Nursing approach

  • Gill Garrett
Part of the The Essentials of Nursing book series (TEON)


As in any other branch of nursing, in the care of the elderly the unique function of the nurse is ‘assisting the individual (sick or well) in the performance of those activities contributing to health or its recovery, or to a peaceful death, that he would perform unaided if he had the necessary strength, will or knowledge’.1 The aspects of individualised care of especial importance in respect of elderly persons are discussed in Part 4 of this book; there are, however, five vitally important concepts in caring for the elderly generally and these will be outlined and discussed here. They are the preservation of dignity and individuality, the promotion of effective communication, the encouragement of self-care, the education of the patient and his family and multi-disciplinary teamwork.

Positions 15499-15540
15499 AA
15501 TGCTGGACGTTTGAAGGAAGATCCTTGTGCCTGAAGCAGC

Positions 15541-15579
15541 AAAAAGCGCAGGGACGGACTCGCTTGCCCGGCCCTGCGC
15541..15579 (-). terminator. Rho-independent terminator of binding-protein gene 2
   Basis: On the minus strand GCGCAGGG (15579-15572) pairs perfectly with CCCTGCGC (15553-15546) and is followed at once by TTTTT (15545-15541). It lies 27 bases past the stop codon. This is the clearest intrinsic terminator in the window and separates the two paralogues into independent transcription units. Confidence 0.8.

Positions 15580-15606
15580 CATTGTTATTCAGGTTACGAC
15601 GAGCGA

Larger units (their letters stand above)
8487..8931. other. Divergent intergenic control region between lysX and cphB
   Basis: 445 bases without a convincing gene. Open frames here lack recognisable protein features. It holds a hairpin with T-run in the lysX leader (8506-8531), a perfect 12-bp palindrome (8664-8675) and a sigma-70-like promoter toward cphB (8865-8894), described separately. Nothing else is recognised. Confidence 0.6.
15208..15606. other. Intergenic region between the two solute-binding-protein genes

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  1. 1.
    Henderson, V., Basic Principles of Nursing Care, International Council of Nurses, 1960Google Scholar

Further reading

  1. Levene, B., Sensory loss in the elderly, Nursing, 2, No. 41, 1985, 1221–1225Google Scholar
  2. Mcleod Clark, J., Communicating with elderly people. In Redfern, S. (editor), Nursing Elderly People, Churchill Livingstone, Chapter 4, 1986Google Scholar
  3. Evers, H., Professional practice and patient care: multidisciplinary teamwork in geriatric wards, Ageing and Society, 2, 1982, 57–75CrossRefGoogle Scholar

Copyright information

© Gill Garrett 1987

Authors and Affiliations

  • Gill Garrett

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